ASP: Such is life.
GD: I think more than made up for it at the Emmys and it’s wonderful the awards you did win, and you’re the first woman to win for writing and directing. You deserve that and more in my book. This was like a Broadway show every week, for me.
ASP: We feel like that, too. It’s a very, very big production and we literally couldn’t pull it off if we didn’t have the people working for us that we do. We have geniuses working for us at every level so that the sets are brilliant and the costumes are amazing and then the cinematography is gorgeous and then these actors are perfect and lovely and they like each other and they come out of their trailers and they’re not schmucks at all. They’re just delightful people. Everybody’s there working together for a common goal. It feels like the most expensive, “Let’s put on a show in the barn Mickey [Rooney] and Judy [Garland] sort of production that has ever existed in the world.
GD: That’s a good description, I agree. Season 2, like I said, those Paris episodes, and especially seeing Tony Shalhoub in the beret was making me happy every time.
ASP: It kind of was worth everything.
GD: And then the other thing is I love Susie, not just because I’m not named Susan but because she’s great. That red plunger made me so happy. It made me laugh so hard and she pulled it off so well and you believed she could get away with that and when Mr. Crisscross showed up, I was dying.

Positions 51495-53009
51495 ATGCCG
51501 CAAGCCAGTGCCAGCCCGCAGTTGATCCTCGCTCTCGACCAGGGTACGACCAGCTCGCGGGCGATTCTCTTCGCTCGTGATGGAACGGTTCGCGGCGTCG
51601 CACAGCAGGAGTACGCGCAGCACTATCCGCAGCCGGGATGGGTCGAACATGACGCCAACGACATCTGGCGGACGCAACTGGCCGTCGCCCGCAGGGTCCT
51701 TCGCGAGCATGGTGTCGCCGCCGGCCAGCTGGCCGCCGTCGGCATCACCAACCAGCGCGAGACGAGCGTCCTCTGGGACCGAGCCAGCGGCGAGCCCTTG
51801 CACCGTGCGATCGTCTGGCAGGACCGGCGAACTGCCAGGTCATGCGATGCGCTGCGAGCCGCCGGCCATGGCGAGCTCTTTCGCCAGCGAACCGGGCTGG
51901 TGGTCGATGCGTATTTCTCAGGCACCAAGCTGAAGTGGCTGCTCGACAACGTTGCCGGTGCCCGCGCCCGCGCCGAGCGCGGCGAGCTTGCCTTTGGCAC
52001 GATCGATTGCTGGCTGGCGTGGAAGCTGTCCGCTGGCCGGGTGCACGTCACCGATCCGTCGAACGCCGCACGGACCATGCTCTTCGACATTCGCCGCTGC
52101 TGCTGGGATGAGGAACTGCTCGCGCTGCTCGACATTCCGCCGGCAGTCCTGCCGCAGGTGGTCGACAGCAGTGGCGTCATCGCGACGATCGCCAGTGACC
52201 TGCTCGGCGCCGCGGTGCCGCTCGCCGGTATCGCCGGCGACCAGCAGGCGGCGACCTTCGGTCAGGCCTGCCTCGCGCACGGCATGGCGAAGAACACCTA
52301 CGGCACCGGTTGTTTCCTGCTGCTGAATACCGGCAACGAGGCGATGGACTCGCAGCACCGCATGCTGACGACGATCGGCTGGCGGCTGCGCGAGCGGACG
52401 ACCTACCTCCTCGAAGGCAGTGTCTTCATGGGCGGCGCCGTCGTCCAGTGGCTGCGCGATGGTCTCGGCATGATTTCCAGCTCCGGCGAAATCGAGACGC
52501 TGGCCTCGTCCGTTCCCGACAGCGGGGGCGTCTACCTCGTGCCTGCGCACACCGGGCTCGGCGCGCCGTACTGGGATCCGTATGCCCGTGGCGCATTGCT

DP: The plunger was one of those things, it just made us giggle when we were in the writers’ room. It just made us giggle and you cross your fingers ‘cause we wrote it then into like three episodes in a row. The plunger had to work ‘cause it had to work for three straight hours of her using the plunger as a tool to gain access. We tend to think if it really initially makes us giggle, don’t overthink it, just put that plunger in Alex Borstein’s hand and let her go.
GD: I did get to talk to Michael [Zegen] about the scene but that thing with the baseballs was insane and he told me you trusted him and the other actor to keep doing that. He said it was one take.
ASP: It was and it was one of those things where it wasn’t necessarily going to be one take and then we started rehearsing it. It was the last shot of the season, it was 3 o’clock in the morning. First of all, they’re so sensational together but they’re such gamers, those guys. As we rehearsed and as I grabbed my Steadicam guy, Jim McConkey, by his shirt and dragged him around where I wanted him to be, and Michael saw me do it, he kept saying, “Is this gonna be a oner?” I’m like, “I don’t know, Michael. I’m still deciding.” And he’s like, “Alright. It’s gonna be a oner, right? Just tell us. It’s gonna be a oner.” By the end of rehearsal it’s like, “Yeah, it’s gonna be a oner.” They are two guys that find that an incredible challenge and they were brilliant. I love them.